For much of the time, we need to take a moment and realize that it really wasn’t about us. What it was about we don’t need to guess, but it is clear that it is the other person’s issue. We just happened to be a convenient place to put it on.

We are not saints, but we can try to be patient, to count to 10 (or 100, or 1,000), when someone takes exception to me. Because, most of the time, it’s not about me, even when it is.

Today’s Meditation: Thinking of a time when I was hurt by someone’s words or actions, can I see that they were not really about me?

Today’s Action: I will think before responding to another’s actions in anger: is this really about me?


Some years ago, when my children were small, we went out for the day to a local forest area. It was used by lots of locals for recreation, including those who liked to ride horses. We, along with other family groups were queuing up to buy ice cream when one of the horse riders came along. They wanted ice cream too and rode up close to the waiting people, some of whom asked if they could keep the horse away, as the small children were scared of it. The reply was “It’s a free country, I have a right to ride here.”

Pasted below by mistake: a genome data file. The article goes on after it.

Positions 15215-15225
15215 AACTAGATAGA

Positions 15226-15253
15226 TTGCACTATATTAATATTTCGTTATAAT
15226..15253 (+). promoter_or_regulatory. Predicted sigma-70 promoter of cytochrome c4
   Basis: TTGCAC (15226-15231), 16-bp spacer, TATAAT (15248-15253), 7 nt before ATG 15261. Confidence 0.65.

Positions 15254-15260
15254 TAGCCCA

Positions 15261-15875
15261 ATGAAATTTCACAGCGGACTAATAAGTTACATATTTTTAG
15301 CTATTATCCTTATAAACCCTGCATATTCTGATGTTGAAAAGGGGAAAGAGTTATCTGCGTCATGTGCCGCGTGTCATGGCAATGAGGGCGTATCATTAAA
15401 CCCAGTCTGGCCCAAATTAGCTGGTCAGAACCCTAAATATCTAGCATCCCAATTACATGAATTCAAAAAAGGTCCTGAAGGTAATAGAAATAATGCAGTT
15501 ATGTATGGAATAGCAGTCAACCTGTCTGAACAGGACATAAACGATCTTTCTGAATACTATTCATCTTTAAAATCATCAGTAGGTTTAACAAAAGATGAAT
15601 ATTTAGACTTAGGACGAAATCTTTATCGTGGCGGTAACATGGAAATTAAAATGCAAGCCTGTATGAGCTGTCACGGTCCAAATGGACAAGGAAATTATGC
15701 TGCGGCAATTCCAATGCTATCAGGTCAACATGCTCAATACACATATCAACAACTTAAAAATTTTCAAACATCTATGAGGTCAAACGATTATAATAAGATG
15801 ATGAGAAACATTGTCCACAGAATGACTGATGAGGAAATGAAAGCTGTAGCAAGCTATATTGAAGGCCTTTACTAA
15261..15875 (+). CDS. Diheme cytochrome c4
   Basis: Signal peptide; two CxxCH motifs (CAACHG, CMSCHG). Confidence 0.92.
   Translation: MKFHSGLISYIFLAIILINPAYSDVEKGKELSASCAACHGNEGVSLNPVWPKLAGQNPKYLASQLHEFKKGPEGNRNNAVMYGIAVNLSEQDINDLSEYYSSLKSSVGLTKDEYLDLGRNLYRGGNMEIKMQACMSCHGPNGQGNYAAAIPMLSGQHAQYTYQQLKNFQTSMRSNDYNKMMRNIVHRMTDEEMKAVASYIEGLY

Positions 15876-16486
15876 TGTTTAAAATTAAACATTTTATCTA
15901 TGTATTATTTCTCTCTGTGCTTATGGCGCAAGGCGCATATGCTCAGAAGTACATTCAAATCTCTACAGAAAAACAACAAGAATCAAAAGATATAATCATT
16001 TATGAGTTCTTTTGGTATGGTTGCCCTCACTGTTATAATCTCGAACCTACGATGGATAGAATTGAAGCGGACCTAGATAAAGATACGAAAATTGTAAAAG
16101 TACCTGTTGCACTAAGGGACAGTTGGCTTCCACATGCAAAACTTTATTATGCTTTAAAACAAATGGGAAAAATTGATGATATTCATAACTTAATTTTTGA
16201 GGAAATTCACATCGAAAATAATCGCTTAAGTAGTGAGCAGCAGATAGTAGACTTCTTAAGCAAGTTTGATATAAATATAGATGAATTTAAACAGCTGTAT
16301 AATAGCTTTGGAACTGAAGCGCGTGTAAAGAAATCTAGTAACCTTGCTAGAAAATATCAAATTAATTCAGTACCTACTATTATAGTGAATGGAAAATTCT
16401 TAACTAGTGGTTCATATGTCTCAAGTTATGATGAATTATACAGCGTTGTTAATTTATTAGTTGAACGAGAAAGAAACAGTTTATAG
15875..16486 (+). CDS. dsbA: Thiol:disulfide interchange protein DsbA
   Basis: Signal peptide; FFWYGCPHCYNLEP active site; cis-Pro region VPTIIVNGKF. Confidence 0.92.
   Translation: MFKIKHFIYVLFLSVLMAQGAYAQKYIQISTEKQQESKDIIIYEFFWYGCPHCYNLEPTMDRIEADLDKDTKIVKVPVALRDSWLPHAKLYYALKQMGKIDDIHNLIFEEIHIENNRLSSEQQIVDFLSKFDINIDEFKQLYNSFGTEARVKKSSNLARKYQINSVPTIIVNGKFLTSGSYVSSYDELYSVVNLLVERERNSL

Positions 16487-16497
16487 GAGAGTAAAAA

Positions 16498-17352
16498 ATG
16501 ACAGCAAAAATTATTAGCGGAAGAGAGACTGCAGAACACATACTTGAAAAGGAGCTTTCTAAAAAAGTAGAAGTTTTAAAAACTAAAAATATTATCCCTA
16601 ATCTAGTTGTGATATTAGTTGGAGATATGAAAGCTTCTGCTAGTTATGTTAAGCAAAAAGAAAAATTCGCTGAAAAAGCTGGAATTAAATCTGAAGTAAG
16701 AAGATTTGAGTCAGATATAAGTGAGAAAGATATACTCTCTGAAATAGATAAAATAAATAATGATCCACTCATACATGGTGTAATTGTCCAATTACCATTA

She was correct, of course, the area was one where horse riding was perfectly acceptable, and she did indeed have the right to ride her horse there. But just because she had a right to, did not make it right.


Today’s Meditation: Where have my “rights” got in the way of my doing the right thing?


Today’s Action: When I am tempted to insist on my rights, I will stop and consider if it is really what I need to do.